Miles Employee Federal Credit Union v. Griffin , 22 B.R. 821 ( 1982 )


Menu:
  • 22 B.R. 821 (1982)

    MILES EMPLOYEE FEDERAL CREDIT UNION, Plaintiff,
    v.
    Joseph S. GRIFFIN, Mildred D. Griffin, Defendants.
    In the Matter of Joseph S. GRIFFIN, aka Joseph S. Griffin, Jr., Mildred D. Griffin, Debtors.

    Adv. No. 3-81-0438, Bankruptcy No. 3-81-01266.

    United States Bankruptcy Court, S.D. Ohio, W.D.

    August 24, 1982.

    *822 Anthony Capizzi, Dayton, Ohio, for debtors/defendants.

    Barry W. Mancz, Dayton, Ohio, for plaintiff.

    Herbert Ernst, Jr., Dayton, Ohio, trustee.

    DECISION AND ORDER

    CHARLES A. ANDERSON, Bankruptcy Judge.

    PRELIMINARY PROCEDURE

    This matter is before the Court upon Complaint to Determine Dischargeability of Debt and Objection to Discharge filed on 2 July 1981. The Court held a pretrial conference on 1 September 1981, at which the parties submitted a Joint Pretrial Order which the Court approved on 24 September 1981. The Court heard the matter on 5 January 1982, and completed the hearing on 29 January 1982. The parties subsequently submitted legal briefs. The following decision is based upon the parties' briefs, the Pretrial Order, the evidence adduced at the hearing, and the record.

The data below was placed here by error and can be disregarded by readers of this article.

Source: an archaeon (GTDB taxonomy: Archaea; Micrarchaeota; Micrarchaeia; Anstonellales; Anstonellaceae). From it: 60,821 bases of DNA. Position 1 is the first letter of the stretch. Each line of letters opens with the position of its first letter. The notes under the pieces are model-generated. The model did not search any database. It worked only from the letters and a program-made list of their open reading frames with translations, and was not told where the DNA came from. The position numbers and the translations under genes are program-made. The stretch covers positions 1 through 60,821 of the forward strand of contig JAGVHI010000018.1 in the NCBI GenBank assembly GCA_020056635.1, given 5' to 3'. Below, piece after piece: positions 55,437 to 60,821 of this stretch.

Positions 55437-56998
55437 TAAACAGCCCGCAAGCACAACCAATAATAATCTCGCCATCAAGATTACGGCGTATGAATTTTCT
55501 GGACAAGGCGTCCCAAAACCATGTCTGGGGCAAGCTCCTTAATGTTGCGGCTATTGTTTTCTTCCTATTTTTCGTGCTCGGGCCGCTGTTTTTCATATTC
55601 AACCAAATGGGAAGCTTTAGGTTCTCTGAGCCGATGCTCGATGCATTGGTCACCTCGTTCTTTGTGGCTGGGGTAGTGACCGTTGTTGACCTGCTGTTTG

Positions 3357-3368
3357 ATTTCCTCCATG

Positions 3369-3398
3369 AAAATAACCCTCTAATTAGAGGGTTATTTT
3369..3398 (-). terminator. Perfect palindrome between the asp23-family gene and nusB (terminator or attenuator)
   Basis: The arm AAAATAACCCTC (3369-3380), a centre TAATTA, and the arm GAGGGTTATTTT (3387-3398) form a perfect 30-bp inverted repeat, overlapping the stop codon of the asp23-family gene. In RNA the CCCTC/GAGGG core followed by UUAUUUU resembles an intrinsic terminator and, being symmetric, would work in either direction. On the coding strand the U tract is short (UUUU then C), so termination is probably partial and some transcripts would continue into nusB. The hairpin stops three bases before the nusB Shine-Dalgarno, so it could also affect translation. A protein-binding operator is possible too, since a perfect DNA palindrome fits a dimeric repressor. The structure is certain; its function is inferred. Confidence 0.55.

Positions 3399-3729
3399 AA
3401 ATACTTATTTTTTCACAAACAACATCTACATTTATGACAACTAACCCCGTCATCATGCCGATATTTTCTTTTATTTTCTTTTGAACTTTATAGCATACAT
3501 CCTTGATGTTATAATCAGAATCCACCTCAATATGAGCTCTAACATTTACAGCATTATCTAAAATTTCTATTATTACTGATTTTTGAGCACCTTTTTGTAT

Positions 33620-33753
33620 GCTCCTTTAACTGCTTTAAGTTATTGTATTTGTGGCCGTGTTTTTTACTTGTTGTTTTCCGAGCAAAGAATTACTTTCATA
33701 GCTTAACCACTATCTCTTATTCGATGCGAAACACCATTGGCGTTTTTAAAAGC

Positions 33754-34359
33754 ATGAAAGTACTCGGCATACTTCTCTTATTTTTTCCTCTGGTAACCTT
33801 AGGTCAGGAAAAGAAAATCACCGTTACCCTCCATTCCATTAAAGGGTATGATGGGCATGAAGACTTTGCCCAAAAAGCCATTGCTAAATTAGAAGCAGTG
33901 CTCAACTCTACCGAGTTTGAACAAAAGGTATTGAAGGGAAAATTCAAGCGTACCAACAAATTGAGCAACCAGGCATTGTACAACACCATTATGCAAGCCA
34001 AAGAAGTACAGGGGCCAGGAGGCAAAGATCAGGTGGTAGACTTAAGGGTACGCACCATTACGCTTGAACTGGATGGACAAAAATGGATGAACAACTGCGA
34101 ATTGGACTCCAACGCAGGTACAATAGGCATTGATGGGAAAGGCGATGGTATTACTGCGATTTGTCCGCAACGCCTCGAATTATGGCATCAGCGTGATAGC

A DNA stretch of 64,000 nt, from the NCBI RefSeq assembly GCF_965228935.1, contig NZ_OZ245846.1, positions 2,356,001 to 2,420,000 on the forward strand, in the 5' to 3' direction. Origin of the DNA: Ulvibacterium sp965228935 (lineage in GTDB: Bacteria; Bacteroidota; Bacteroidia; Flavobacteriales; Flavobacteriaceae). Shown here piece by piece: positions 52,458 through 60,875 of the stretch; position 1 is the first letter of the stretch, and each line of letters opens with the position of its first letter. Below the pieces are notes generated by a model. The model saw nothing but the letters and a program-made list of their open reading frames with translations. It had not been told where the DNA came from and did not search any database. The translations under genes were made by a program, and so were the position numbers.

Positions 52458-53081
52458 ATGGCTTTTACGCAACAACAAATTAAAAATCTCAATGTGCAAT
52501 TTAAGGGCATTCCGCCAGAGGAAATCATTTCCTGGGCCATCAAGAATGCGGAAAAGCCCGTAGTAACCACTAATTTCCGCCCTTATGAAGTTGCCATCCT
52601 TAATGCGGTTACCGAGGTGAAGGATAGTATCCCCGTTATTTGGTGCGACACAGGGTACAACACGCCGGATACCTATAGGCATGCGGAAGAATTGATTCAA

FINDINGS OF FACT

    Debtors filed a Joint Petition in this Court under 11 U.S.C. Chapter 7 on 28 April 1981. Debtors' Schedules list Plaintiff as a creditor in the amount of $16,342.10, secured by a 1979 Lincoln Mark V, hereinafter the Lincoln, which was totalled in an automobile accident on or about 5 April 1981, and which accordingly had a scheduled value of "$0" as of the date of the Petition filing.